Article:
One of Broadway’s leading directorial-choreographic teams and a New York-based cast with credits a mile long breathe fresh life into the Broadway classic Kiss Me Kate at San Diego’s Old Globe in a brand-new revival certain to delight Cole Porter fans and KMK first-timers in equal measure.

Kiss_Me_Kate2_print Director Darko Tresnjak (winner of the 2014 Best Direction of a Musical Tony for A Gentleman’s Guide To Love And Murder) and Peggy Hickey, that musical’s Outer Critics Circle-nominated choreographer, reteam so spectacularly on the Old Globe stage, you’d hardly guess it’s been nearly sixty-seven years since Kiss Me Kate made its Broadway debut.

Any musical theater buff worth his or her salt knows Porter’s play-within-a-musical backwards and forwards, but for the uninitiated out there, Kiss Me Kate’s plot (book by Sam and Bella Spewack) revolves around a troupe of traveling Shakespearean players who (as they sing in the show’s show-stopping opening number) open in Venice, then head on to Verona, Cremona. (“Lotsa laughs in Cremona”), Parma, Mantua, and Padua, before once again opening (you guessed it) in Venice!

Kiss_Me_Kate3_print Among the “crazy group that never ceases to troop around the map of little Italy” are the stage vets playing Petruchio and Katherina—former spouses Fred Graham (Mike McGowan) and Lilli Vanessi (Anastasia Barzee), whose constant bickering amidst occasional musical reminiscences about the “Wunderbar” times of their early married life hint at the possibility that by Kiss Me Kate’s final curtain, the twosome may no longer be exes after all.

Other Taming Of The Shrew company members include inveterate gambler (and ladies’ man) Bill Calhoun (Tyler Hanes) as Lucentio, and his Bianca, the vivacious Lois Lane (Megan Sikora), currently dating Fred but attracted despite her better instincts to lothario Bill.

Meanwhile, the troupe’s resident Casanova has non-romantic matters on his mind, namely the $10,000 gambling debt he owes the mob, which a pair of Damon Runyonesque gangsters (Joel Blum and Brendan Averett) have come to collect.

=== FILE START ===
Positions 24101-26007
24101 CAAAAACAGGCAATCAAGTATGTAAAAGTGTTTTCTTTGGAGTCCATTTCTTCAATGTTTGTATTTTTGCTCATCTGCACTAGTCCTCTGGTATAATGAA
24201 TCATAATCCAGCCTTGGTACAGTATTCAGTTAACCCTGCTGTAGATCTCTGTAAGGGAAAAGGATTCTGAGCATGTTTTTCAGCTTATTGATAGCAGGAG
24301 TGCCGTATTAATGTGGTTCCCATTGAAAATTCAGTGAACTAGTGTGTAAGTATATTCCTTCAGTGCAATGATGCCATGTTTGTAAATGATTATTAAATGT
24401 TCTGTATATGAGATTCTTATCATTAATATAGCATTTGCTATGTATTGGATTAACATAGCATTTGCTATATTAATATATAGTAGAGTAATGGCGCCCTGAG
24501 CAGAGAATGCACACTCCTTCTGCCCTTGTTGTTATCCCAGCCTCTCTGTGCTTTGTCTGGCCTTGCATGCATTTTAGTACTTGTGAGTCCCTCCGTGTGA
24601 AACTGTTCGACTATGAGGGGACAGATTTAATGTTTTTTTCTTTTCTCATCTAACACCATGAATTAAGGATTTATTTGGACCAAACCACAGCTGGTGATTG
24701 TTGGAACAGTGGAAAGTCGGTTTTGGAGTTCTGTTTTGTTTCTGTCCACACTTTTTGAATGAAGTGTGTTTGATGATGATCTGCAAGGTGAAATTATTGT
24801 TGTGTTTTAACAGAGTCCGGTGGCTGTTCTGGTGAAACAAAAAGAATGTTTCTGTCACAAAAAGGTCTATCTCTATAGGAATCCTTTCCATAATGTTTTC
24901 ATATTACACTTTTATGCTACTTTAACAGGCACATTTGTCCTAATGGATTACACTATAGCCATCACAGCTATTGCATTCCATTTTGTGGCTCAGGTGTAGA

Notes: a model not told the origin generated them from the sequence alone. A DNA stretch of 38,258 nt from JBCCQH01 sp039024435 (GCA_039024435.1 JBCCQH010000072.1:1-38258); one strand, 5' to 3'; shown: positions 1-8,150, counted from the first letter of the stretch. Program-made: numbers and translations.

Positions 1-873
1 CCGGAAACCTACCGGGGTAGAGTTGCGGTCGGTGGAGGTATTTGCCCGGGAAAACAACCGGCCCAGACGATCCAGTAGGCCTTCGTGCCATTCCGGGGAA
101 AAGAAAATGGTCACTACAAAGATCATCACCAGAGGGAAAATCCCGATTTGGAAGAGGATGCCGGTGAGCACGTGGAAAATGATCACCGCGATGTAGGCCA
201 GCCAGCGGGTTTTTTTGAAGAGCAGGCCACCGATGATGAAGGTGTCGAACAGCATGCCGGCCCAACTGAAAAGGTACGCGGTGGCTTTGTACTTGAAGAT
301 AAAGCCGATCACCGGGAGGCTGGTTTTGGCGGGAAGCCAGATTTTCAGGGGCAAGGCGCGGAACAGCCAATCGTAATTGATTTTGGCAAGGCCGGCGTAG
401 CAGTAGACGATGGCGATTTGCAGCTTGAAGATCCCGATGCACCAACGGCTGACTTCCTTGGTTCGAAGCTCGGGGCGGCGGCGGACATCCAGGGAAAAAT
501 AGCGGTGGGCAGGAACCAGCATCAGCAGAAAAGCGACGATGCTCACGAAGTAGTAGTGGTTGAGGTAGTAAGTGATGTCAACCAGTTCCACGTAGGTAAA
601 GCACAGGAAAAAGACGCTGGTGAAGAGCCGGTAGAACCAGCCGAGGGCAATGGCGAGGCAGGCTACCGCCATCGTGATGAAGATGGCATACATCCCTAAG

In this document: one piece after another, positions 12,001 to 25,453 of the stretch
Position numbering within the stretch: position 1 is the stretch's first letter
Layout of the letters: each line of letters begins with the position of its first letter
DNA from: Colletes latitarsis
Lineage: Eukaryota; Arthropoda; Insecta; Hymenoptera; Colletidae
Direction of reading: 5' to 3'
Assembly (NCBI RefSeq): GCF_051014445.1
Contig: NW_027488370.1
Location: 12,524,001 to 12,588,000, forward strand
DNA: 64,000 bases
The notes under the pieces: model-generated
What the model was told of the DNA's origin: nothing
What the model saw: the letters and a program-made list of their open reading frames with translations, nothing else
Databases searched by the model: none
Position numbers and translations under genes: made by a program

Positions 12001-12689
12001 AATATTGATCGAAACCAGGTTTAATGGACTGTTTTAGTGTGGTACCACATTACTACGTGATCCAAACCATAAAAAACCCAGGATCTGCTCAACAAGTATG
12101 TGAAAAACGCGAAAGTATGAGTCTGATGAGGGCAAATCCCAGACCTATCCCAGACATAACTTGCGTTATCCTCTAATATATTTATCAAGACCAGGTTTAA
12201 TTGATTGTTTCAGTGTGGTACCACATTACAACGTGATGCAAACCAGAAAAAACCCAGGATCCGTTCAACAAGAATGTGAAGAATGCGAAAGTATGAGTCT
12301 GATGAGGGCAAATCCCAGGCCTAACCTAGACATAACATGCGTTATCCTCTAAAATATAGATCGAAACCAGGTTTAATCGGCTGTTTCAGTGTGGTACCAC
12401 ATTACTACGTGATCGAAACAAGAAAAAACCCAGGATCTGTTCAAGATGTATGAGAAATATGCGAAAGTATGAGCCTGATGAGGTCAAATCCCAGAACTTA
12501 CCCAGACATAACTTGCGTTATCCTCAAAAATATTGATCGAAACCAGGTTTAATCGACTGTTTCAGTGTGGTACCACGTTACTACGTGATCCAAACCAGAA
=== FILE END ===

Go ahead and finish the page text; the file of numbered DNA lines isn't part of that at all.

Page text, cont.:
Kiss_Me_Kate7_print Even near the end of his Broadway career in 1948, songwriter extraordinaire Porter was still writing beautiful melodies and some of the cleverest rhymes ever heard on the Great White Way when he took pen to paper for Kiss Me Kate. Take, for example, these lyrics from “Always True To You In My Fashion”: “Mister Harris, plutocrat, wants to give my cheek a pat. If the Harris pat means a Paris hat, Bébé, Oo-la-la!” Oh-la-la is right!

Adding to its eternal appeal, Kiss Me Kate combines the best of Shakespeare (major scenes from The Taming Of The Shrew are intact) with a surefire pair of backstage love stories (and a pair of unwittingly witty gamblers thrown in for good measure.)

Kiss_Me_Kate11_print In fact, one of the many reasons the Tresnjak revival works so well is just how splendidly those Shakespeare scenes are played, particularly by leads McCowan and Barzee, who could just as easily be headlining the Old Globe’s Shakespeare-Under-The-Stars without singing a note.

That the charisma-blessed Broadway twosome are sensational singers and comedic actors only adds to the excitement. The duo’s fight scenes (choreographed by J. Allen Suddeth) sizzle with lust channeled as rage, and when labor pains provoke from Barzee one of the longest held notes in musical theater history in “I Hate Men,” cheers fill the Donald and Darlene Shiley Stage.

kiss-me-kate-hsc-5-15-362 A fabulous Sikora reinvents the role of Lois Lane, customarily played as the show’s ingénue, in brassy Miss Adelaide mode, her “Always True To You In My Fashion” stopping the show not once but twice, and this Lois’s “Nathan Detroit” (a terrific Hanes as lothario Bill) shows off tap-dancing dazzle in “Bianca.”